How eSports should thrive in 2019Posted on: Jan 14, 2019 By smartlaunch in News and trends,
In 2019 and beyond, the accessibility of esports to wider, more mature audiences will matter. Fans need to reject toxicity and push players, talent, teams, organizers, developers, and publishers to be more accountable. If esports is to thrive, rather than merely survive, these are the difficult, long-term challenges that must be addressed.
In 2018 — like in every year in recent memory — esports got bigger, but what if that isn’t enough? All of this growth hasn’t borne out in the ways that are meaningful or sustainable. Investment and sponsorship money continues to pour in, but valuations are trading at levels that revenues don’t support. Epic can afford to declare that they’ll spend a nine-figure sum on Fortnite esports because the game itself made USD 3 billion in profit in 2018, not because there’s the remotest chance their tournament events and broadcasts will recoup those costs.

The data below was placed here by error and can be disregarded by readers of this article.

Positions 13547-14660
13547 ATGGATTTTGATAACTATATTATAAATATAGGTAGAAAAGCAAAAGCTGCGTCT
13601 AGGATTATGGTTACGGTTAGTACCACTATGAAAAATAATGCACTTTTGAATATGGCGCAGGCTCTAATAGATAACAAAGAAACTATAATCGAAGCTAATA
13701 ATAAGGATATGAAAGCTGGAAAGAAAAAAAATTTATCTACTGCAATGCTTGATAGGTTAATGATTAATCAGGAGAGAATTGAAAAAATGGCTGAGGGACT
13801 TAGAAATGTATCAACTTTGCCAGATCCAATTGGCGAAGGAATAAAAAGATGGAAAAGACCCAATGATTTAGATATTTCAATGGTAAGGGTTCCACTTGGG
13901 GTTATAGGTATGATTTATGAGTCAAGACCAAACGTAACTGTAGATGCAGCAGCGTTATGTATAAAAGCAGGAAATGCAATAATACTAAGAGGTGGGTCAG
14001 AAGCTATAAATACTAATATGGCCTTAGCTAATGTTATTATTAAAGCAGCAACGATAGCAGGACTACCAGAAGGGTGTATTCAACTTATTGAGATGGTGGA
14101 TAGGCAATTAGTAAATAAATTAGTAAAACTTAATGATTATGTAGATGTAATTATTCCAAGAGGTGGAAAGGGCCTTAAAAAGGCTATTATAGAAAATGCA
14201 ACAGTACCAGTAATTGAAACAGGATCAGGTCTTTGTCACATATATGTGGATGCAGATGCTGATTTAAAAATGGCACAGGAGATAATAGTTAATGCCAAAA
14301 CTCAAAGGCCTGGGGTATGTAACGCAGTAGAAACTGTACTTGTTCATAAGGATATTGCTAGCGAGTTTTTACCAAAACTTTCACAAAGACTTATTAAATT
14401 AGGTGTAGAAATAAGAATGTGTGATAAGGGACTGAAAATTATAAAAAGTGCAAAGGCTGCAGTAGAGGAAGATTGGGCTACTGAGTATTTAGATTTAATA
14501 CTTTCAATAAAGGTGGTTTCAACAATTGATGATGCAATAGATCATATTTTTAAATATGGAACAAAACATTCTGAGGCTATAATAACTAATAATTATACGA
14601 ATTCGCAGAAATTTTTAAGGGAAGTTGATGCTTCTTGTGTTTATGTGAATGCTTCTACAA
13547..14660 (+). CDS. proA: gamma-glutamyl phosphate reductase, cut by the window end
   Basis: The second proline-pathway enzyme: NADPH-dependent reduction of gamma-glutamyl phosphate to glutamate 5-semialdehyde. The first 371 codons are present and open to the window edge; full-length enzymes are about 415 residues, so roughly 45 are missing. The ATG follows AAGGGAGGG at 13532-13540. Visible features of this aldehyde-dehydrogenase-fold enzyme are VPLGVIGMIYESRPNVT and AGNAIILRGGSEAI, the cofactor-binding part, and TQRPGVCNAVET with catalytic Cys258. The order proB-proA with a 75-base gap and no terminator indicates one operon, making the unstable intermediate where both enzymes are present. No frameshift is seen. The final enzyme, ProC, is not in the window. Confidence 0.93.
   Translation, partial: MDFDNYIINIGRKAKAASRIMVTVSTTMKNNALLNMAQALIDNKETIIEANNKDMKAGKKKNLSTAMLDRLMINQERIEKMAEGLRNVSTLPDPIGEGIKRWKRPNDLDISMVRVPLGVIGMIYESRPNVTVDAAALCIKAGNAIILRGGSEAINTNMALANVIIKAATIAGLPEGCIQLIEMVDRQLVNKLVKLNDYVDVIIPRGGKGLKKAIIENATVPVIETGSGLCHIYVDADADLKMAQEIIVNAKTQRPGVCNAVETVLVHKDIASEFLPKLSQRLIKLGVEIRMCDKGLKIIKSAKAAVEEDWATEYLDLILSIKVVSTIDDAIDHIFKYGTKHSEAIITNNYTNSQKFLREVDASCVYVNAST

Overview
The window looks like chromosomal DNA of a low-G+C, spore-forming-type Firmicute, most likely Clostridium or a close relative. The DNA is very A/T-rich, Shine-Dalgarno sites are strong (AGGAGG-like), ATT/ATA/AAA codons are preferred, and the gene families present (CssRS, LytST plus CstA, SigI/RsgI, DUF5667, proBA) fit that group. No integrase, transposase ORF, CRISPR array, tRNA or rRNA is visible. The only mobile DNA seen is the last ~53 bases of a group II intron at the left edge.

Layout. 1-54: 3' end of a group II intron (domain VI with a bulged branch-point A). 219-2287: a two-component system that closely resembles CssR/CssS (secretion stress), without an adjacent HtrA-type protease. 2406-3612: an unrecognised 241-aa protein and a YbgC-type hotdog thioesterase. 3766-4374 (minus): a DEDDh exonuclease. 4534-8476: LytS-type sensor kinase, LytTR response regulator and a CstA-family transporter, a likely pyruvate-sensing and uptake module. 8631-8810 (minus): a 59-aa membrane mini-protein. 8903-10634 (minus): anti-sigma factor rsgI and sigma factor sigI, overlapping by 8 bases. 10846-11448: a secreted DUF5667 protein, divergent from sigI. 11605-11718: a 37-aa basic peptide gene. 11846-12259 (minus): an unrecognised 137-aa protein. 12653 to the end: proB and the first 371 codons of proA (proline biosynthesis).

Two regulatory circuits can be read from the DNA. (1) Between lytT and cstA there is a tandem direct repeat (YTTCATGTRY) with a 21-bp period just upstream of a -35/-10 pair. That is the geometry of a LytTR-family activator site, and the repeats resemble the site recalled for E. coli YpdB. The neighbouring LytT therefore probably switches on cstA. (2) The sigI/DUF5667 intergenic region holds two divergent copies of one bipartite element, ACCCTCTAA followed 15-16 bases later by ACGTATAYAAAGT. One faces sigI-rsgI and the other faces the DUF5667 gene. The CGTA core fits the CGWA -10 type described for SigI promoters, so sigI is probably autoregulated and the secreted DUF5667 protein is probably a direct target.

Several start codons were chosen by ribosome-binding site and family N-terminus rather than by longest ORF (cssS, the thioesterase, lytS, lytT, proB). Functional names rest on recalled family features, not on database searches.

Growth isn’t the solution to those problems; growing up is. 2018 wasn’t the year that players unionized to protect themselves. Say what you will about the players association for your sport of choice, but it exists to ensure that players are treated fairly, which no esport can currently say they do.
Notorious for its failures to be welcoming or inclusive, esports can’t seem to stand up to the handful of bad actors that continue to drag the whole industry’s reputation through the mud. Esports needs more inclusion, and weaponizing the few authentically diverse folks competing as if to say, “But we already have diversity!” is a mistake.
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